A few weeks later, I made a linting error in my own code, started the app and got a white screen of death. I checked the Developer Console and to my surprise saw a 404 Not Found error against the HTTP request for JavaScript.

It turned out that the build process had been misconfigured and it would exit without outputting code if it found any linting error. To make matters worse it emitted no errors when it did this. Failure was silent.

This behaviour primarily affected junior engineers on the team, since many senior engineers program within the linters rules by default and hence rarely see its errors. Ironically, a process that had originally been setup to help engineers write consistent code was hindering their understanding by making their logic fail for irrelevant reasons. And, since those that wrote the build process were less exposed to linting errors the problem was effectively invisible to them.

This class of problem is likely more common than you’d expect. Build processes are quite often cobbled together at the start of projects by lead/senior engineers, who often hit different edge-cases than beginners.

Lessons learned:

  • A build process should have invariants for its expected outputs and should error loudly when it fails any of these.
  • Junior engineers are important customers of build processes and developer tools. They are more reliant on these tools and therefore we should seek their feedback and centre it creating or combining these tools.
  • It’s a good idea to use an off-the-shelf build process and to avoid hacking together a new one for every project you create.


On the other end of the spectrum is the Tragedy of the Commons that occurs when combining lots of disparate tools into a single process.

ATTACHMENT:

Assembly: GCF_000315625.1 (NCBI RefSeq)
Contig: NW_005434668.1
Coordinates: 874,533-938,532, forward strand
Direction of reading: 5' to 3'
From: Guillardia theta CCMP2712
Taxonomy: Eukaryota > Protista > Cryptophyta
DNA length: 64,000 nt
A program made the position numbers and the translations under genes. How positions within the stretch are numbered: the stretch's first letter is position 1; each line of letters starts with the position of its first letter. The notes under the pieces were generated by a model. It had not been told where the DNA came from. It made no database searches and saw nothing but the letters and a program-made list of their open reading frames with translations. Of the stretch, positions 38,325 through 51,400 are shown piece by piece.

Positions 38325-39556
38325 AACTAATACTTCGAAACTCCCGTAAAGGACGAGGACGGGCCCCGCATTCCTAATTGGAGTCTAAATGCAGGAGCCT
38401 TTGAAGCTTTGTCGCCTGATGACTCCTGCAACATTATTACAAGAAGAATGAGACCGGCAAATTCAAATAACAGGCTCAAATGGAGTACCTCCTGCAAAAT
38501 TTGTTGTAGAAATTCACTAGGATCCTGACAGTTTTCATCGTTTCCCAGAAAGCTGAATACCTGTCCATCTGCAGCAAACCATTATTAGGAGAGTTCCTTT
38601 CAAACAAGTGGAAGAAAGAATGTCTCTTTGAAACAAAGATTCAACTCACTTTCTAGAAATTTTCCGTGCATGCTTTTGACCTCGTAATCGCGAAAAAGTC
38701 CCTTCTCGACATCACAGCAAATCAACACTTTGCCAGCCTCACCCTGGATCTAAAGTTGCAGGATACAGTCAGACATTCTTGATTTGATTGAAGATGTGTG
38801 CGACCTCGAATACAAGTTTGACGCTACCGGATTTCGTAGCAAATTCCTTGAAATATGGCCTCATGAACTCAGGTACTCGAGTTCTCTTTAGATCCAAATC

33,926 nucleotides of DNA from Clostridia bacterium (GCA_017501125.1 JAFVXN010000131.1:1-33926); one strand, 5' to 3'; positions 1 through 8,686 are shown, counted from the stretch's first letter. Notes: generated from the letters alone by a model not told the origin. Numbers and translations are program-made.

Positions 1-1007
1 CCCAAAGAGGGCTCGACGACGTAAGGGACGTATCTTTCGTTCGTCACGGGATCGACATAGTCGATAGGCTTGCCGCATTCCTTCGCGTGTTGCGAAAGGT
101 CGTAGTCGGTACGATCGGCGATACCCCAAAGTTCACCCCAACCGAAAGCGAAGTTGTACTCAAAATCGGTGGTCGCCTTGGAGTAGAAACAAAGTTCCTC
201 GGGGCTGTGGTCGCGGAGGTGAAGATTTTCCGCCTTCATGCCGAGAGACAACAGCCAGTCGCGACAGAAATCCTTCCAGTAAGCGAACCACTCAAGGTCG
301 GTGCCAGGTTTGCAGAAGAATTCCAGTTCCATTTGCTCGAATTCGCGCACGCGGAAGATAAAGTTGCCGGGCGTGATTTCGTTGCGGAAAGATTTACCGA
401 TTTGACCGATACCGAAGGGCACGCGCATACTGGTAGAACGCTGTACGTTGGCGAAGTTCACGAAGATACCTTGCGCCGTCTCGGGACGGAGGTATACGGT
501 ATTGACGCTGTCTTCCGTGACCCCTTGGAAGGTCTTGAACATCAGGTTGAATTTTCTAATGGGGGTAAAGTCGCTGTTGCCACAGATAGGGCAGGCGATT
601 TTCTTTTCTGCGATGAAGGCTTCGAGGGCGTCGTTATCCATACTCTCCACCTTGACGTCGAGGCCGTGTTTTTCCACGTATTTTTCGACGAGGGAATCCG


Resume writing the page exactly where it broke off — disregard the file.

A popular software principle is the Unix Philosophy’s Rule of Silence. This states:

Developers should design programs so that they do not print unnecessary output. This rule aims to allow other programs and developers to pick out the information they need from a program’s output without having to parse verbosity.

Often individual tools will follow this principle, or at least provide options to help reduce the default verbosity (e.g. npm run -s). However, as engineers begin to combine them the total output will tend to become noisy and difficult to parse, reducing its usability.

Defactoring to understand code and hence leaving a larger surface area for errors

Beginners tend to understand and debug problems through tinkering and excavation instead of through contextual readings of the code or situation.

This will sometimes lead them to defactor logic towards units of meaning that are easier for them to granularly understand and observe. This can lead to a loss of salience for more experienced engineers that have learnt to work at a higher-level of abstraction due to its greater expressivity, and reduced surface area for errors.

Unless we retreat back up the ladder of abstraction after gaining understanding this can aggravate future problems.